U.S. Department of State
Office of the Spokesperson

May 23, 2013
Joint Statement: U.S.-New Zealand Strategic Dialogue

U.S. Deputy Secretary of State William J. Burns opened the 2013 US-New Zealand Strategic Dialogue with New Zealand’s Secretary of Foreign Affairs and Trade John Allen; Chief of Defence Force Rhys Jones; Secretary to the Treasury Gabriel Makhlouf; and Deputy Secretary of Defence Bede Corry today at the U..S Department of State as part of our countries’ ongoing bilateral discussions.

Deputy Assistant Secretary of State for East Asian and Pacific Affairs James P. Zumwalt led the discussion and welcomed the productive efforts of the United States and New Zealand to jointly tackle key challenges. The two sides discussed issues of global concern and challenges in the Asia-Pacific region. They reiterated their commitment to continuing to strengthen the strategic partnership between the United States and New Zealand.

The issues discussed by the United States and New Zealand included:

    • The US rebalance to the Asia-Pacific region and areas of concern, including the situation on the Korean Peninsula;


    • The strategic and economic architecture of the Asia-Pacific, including ASEAN, the East Asia Summit, APEC, the ASEAN Regional Forum, the Pacific Islands Forum, and the Trans-Pacific Partnership;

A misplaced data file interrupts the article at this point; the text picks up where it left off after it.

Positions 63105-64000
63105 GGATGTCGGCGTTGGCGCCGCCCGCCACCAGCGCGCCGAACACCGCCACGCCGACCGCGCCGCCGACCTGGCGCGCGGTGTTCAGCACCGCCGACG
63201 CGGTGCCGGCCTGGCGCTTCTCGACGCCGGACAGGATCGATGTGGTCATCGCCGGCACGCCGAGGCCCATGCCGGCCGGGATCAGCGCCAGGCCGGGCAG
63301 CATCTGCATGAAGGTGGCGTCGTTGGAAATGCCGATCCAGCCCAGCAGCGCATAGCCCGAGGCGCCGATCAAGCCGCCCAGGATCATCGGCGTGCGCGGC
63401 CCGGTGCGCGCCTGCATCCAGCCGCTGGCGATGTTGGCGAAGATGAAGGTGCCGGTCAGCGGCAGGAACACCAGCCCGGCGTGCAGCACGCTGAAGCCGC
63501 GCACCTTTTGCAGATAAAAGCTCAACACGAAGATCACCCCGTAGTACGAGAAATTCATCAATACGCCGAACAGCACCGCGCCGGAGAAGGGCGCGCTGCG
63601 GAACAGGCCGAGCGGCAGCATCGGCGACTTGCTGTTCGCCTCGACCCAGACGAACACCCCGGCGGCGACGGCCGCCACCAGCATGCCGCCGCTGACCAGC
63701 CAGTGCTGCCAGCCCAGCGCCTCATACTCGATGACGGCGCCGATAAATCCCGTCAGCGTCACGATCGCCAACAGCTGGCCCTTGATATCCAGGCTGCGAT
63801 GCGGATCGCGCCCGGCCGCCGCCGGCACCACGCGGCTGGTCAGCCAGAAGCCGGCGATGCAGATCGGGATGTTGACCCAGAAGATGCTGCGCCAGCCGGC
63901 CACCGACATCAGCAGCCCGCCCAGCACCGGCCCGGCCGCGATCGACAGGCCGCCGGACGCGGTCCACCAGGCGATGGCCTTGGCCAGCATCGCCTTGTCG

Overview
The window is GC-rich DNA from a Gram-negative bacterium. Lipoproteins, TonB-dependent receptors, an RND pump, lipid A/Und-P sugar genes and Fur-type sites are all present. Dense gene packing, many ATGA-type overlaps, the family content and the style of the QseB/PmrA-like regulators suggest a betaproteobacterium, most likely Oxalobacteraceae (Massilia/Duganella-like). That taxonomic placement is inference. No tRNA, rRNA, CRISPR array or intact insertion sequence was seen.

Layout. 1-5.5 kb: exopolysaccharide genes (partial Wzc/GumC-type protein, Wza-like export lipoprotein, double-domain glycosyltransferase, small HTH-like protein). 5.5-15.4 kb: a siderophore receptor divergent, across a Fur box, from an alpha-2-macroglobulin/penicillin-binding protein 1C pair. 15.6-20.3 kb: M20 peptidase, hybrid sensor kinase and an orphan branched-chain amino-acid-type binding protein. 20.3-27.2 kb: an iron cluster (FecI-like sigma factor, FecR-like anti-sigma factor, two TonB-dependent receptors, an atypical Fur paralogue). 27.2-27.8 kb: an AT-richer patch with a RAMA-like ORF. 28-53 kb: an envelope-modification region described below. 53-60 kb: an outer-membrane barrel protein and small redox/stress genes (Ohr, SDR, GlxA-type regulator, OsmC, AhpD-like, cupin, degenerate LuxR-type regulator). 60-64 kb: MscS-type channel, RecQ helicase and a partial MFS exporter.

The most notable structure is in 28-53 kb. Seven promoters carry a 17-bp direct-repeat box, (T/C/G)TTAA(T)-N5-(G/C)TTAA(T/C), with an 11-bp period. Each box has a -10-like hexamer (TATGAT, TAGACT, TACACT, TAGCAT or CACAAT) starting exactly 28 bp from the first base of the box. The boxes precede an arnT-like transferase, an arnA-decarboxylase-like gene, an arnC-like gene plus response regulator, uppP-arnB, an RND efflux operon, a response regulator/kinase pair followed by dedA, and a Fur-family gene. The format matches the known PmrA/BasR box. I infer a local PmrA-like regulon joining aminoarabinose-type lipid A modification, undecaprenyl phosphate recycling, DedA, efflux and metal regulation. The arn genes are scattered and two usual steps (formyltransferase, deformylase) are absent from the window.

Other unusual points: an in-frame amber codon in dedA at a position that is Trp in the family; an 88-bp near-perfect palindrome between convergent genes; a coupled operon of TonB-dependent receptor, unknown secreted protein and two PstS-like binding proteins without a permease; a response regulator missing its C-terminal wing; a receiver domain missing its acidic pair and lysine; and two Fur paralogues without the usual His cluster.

• The US-New Zealand strategic partnership, including cooperation in Afghanistan, peacekeeping operations, and cyber policy;


    • Regional cooperation in the Asia-Pacific in areas such as maritime security, development, economic sustainability, and democracy and rule of law;


    • Shared interests in protecting the environment, including joint efforts to secure approval in July of the US-New Zealand proposal to create the world’s largest marine protected area in Antarctica’s Ross Sea;


  • and a mutual commitment to continue regular contact between our countries at all levels, including regular dialogues on issues such as scientific cooperation, the environment, coordination on Pacific Island challenges, development efforts, human rights, and the Asia-Pacific region.


The US delegation included representatives from the Departments of State and Defense, the National Security Staff, and the office of the U.S. Trade Representative. The New Zealand delegation included representatives from the Ministry of Foreign Affairs and Trade, Ministry of Defence, the New Zealand Defence Force, and Treasury. The two sides looked forward to holding the next Strategic Dialogue in the second half of 2013.

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The Embassy was delighted recently to host Dr. Satu Limaye, director of the East-West Center in Washington, DC, for a busy schedule of lectures in Auckland, Wellington, and Christchurch as part of our visiting speakers program.  Dr. Limaye is a dynamic thinker on matters Asia-Pacific, and he is the kind of speaker who can really engage an audience.    I particularly enjoyed meeting him because we share a past-life experience – we both spent time in Japan early in our careers as Luce Scholars.

I pulled Dr. Limaye aside at a reception to ask him a few questions so that I could share his answers with my readers:

Dr. Limaye, making a point.

Dr. Limaye, making a point.

DH: What is your evaluation of the Obama Administration’s engagement in the Asia-Pacific region today?

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